ANIME REVIEW | Vulgar Brilliance in Second "Mr. Osomatsu" Season
Bringing a Showa-based comedy to the modern day can be a gamble at times, especially with the way humor has evolved since that time. The first season of Mr. Osomatsu struggled with this in its first half, with its comedy only being understandable to those who grew up in Japan during that time. VIZ Media’s English dub of this half did a good job Americanizing the jokes, making it easier to enjoy on this side of the ocean. But when the second half of Season One kicked in, that’s when the comedy went full gear into the land of bonkers insanity, transforming into an anime comedy that anyone can enjoy.
With the knowledge of a worldwide audience in its back pocket, Mr. Osomatsu held nothing back when it came time to unleash a second season. The result: a sense of humor that goes beyond the realm of bad taste. In other words: pure comedic bliss!
Like the first season, Mr. Osomatsu doesn’t follow a storyline of sorts. Told in a series of segments, the show continues to follow the sextuplets Osomatsu, Karamatsu, Jyushimatsu, Choromatsu, Todomatusu, and Ichimatsu. They laze about, complain about being broke, have severe gambling issues, and are destined to be cherry boys forever. Their “friends” circle isn’t any better, with the shyster Iyami, oden-maker Chibita, and the frustratingly cute Totoko also causing some sort of mischief and mayhem for the brothers.
I will forever argue that the first episode of Mr. Osomatsu Season Two is the funniest season premiere in anime history. Without spoiling the good parts, the premiere has the Showa-based sextuplets looking at what their future holds after their new season succeeds. What they’re greeted with are two visions: one with them becoming crappier people due to greed, and the other with them becoming proper people. And the reaction they get from their fellow costars is, well, I can’t give away the best part.
As the season continues, the antics go completely off the rail. From Dekapan’s super detergent causing the brothers to go invisible to Daiyon Cronenberg-ing the entire planet, the setups and punchlines are thrown as wildly as one of Jyushimatsu’s pitches. It goes into full vulgarity mode in many places, from cavemen versions of the brothers inventing a certain sex toy to Iyami’s ventriloquist act having an unfortunate accident. All of it is presented in an old-school visual style brought to life by Studio Pierrot (Naruto, Midori Days).
It’s one’s taste in gross-out humor that’ll depend on how they’ll react to this season of Mr. Osomatsu. This is the kind of show that’s never afraid to go the extra length for a laugh. Nipples are ripped off, balls are smashed, and bums are prodded, all for the sake of bettering a punchline. If this is what you like in comedy, then you’ll be in Heaven watching this season!
However, when Mr. Osomatsu takes a sharp left turn, it delivers something truly surprising. The best example of this involves Iyami helping a blind girl get her sight back, with the tale taking place in a post-WWII Japan. It delivers on some big laughs in the beginning, before smacking its viewers in the face with a heartwarming and endearing story of a man doing his best to change for the better. Although these moments come scarcely, one can truly appreciate it when the anime doesn’t want to play by its usual “dick & fart joke” rules.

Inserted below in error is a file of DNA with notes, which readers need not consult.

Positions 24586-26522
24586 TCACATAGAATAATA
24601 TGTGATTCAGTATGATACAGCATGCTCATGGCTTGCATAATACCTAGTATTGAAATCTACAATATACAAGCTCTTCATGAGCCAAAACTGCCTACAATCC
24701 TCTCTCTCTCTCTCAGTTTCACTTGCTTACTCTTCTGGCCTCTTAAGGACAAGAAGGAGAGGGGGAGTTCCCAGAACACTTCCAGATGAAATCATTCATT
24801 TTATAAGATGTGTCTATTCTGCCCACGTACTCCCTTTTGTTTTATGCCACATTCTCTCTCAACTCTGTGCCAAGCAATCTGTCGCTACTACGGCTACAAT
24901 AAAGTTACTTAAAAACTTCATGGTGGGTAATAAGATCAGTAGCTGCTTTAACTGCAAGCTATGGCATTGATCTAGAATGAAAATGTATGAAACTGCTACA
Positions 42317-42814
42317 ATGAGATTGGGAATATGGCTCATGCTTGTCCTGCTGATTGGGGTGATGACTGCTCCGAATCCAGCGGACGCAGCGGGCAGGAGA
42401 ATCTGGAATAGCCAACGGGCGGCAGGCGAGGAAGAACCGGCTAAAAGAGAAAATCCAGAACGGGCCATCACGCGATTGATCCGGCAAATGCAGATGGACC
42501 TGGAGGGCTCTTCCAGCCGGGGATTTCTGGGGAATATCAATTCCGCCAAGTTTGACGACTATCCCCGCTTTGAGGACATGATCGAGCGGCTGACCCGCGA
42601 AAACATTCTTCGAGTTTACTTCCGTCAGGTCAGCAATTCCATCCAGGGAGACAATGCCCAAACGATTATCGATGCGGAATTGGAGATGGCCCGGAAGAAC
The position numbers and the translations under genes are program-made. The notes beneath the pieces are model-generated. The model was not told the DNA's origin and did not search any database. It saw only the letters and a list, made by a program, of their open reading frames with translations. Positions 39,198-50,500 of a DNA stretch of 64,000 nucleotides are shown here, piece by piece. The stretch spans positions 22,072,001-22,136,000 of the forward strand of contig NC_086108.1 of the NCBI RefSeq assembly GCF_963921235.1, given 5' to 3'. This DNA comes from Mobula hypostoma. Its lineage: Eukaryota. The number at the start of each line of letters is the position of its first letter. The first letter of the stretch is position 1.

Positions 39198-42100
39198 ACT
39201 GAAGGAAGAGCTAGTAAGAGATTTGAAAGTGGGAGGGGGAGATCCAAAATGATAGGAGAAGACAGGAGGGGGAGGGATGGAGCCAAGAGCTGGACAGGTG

This season also gives those English dub actors who had trouble matching with their Japanese counterparts a chance to shine. While he’s no Daisuke Ono, Michael Sinternklaas brings his Jyushimatsu to great strides, especially in an episode when he gets a kid pupil who looks up to him. Keith Silverstein goes beyond Kenichi Suzumura’s Iyami caricature, with an episode where he becomes an arcade master showcasing his comedic prowess as a delusional yuppie whose imagination is far greater than his true skills. The duo delivers on huge laughs in the “UMA Expedition Team” bits, with them and Cherami Leigh’s Hatabo attempting to find strange creatures with the worst kind of luck.
The laughs also deliver in the show’s six Blu-Ray bonus segments. The Season Two Announcement reveal plays on the long-dragging punchline, while “Osomatsu Broke His Bone” is a fine exercise in schadenfreude.“Totoko the Abalone Diver” delivers a visual gag that left my jaw hanging down to my chest, one that may be why it was cut from the original TV airing. However, it’s “Mr. Osomatsu Fan Appreciation Day 2018” where the humor reaches uncomfortable levels, with the main gag feeling reminiscent of the 2021 Tokyo Olympics.
Mr. Osomatsu Season One took its time to find the right notes to hit; Season Two grabs hold of that karaoke mic and hilariously screeches its vocal chords off. Its premises can sometimes be nonsensical, but they’re able to hit its punchline almost every single time. While it sticks with its Showa roots, Mr. Osomatsu has its spirit and funny bone shining bright enough to stand out in the Reiwa era. Sheeh!
SEASON TWO RATING:
Promotional consideration provided by Chantelle Strut of VIZ Media